You should be careful when deciding whether or not to retain a tax lawyer.
If the appeal is under the Informal Procedure Rules and the amount involved is small, it makes sense to be self-represented. Taxpayers who are self-represented can take comfort in the fact that the Tax Court of Canada is used to having taxpayers represent themselves and will try, within the bounds of what is permissible, to help them navigate the process. That being said, a Tax Court judge can only do so much and the ultimate responsibility rests with you to prepare and present your case.
If the appeal is under the General Procedure Rules, some factors to consider before retaining a tax lawyer include:
- How complex are the issues under appeal?
- What is the amount at stake in the appeal?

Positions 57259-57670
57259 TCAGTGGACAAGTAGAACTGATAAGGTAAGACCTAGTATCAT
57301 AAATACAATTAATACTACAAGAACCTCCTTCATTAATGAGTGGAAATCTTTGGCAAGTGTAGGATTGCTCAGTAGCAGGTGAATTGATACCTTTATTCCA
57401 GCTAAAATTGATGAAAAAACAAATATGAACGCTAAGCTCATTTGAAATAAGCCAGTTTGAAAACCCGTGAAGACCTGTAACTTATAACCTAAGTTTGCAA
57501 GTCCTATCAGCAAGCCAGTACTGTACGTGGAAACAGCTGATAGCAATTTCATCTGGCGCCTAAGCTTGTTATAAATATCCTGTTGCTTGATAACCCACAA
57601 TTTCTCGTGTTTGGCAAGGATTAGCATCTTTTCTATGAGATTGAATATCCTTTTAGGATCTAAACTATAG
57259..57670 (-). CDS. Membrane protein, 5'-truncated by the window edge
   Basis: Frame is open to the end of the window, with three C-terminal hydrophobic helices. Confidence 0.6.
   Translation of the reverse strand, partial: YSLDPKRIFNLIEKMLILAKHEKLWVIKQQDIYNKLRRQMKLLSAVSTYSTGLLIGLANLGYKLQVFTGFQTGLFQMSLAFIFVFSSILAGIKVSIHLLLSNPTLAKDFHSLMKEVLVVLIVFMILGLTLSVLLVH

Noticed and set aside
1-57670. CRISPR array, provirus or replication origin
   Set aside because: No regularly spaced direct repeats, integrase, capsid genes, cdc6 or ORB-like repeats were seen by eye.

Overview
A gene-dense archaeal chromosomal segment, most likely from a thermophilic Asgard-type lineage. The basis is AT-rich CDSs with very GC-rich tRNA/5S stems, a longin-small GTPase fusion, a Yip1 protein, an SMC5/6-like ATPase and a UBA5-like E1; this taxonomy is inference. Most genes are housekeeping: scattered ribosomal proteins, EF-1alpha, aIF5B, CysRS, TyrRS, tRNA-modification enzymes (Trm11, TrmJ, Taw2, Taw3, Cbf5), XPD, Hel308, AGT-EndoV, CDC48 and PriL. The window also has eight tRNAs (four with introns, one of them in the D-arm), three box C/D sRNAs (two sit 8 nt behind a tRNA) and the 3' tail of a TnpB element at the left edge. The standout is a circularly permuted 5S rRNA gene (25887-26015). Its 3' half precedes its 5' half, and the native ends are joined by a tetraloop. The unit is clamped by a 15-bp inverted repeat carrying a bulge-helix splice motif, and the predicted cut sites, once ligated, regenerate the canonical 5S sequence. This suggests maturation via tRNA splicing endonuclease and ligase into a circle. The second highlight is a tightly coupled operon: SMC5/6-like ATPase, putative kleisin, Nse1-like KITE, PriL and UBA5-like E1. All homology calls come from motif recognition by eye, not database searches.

- Legal costs?
- How familiar are you with the legal system?
- Your background?
- How much time can you devote to the appeal?
- How emotional are you about your case?
You should not underestimate the complexity of properly handling a case through the litigation process. There are many nuances in the law and strategic factors to consider. The ultimate question is whether or not you can adequately represent yourself in court. If the answer is no, you should consider retaining a tax lawyer.
NEXT – TAX COURT OF CANADA
Last updated: October 5, 2018